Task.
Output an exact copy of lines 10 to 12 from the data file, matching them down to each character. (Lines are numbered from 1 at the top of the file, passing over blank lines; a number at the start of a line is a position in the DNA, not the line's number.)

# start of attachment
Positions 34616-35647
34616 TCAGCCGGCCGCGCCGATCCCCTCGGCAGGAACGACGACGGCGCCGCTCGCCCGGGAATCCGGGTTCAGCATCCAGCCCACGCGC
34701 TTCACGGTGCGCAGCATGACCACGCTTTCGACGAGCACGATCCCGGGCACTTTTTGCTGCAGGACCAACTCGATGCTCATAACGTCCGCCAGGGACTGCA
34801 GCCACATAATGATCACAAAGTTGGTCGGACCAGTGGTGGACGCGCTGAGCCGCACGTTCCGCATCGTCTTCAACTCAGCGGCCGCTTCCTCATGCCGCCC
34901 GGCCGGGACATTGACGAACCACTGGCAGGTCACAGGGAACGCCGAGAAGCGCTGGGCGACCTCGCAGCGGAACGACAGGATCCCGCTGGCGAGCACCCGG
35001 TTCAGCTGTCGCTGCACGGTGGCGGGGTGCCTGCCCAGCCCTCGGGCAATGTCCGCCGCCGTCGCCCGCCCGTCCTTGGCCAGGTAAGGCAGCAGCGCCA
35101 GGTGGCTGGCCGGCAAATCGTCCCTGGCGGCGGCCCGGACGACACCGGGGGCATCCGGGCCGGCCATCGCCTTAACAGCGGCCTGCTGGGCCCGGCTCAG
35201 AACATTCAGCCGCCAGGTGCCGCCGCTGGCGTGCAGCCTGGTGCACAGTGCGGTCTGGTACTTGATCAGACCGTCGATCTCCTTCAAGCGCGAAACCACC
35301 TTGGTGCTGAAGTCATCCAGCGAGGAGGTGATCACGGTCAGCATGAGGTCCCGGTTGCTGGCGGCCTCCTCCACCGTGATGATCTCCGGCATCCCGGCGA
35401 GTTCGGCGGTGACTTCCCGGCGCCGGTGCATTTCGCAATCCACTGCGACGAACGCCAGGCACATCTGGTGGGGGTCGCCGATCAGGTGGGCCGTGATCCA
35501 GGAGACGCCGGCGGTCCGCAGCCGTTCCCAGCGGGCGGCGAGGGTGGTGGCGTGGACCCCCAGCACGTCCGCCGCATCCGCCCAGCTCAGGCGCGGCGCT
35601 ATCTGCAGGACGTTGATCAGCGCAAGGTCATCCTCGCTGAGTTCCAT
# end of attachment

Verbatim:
35401 GTTCGGCGGTGACTTCCCGGCGCCGGTGCATTTCGCAATCCACTGCGACGAACGCCAGGCACATCTGGTGGGGGTCGCCGATCAGGTGGGCCGTGATCCA
35501 GGAGACGCCGGCGGTCCGCAGCCGTTCCCAGCGGGCGGCGAGGGTGGTGGCGTGGACCCCCAGCACGTCCGCCGCATCCGCCCAGCTCAGGCGCGGCGCT
35601 ATCTGCAGGACGTTGATCAGCGCAAGGTCATCCTCGCTGAGTTCCAT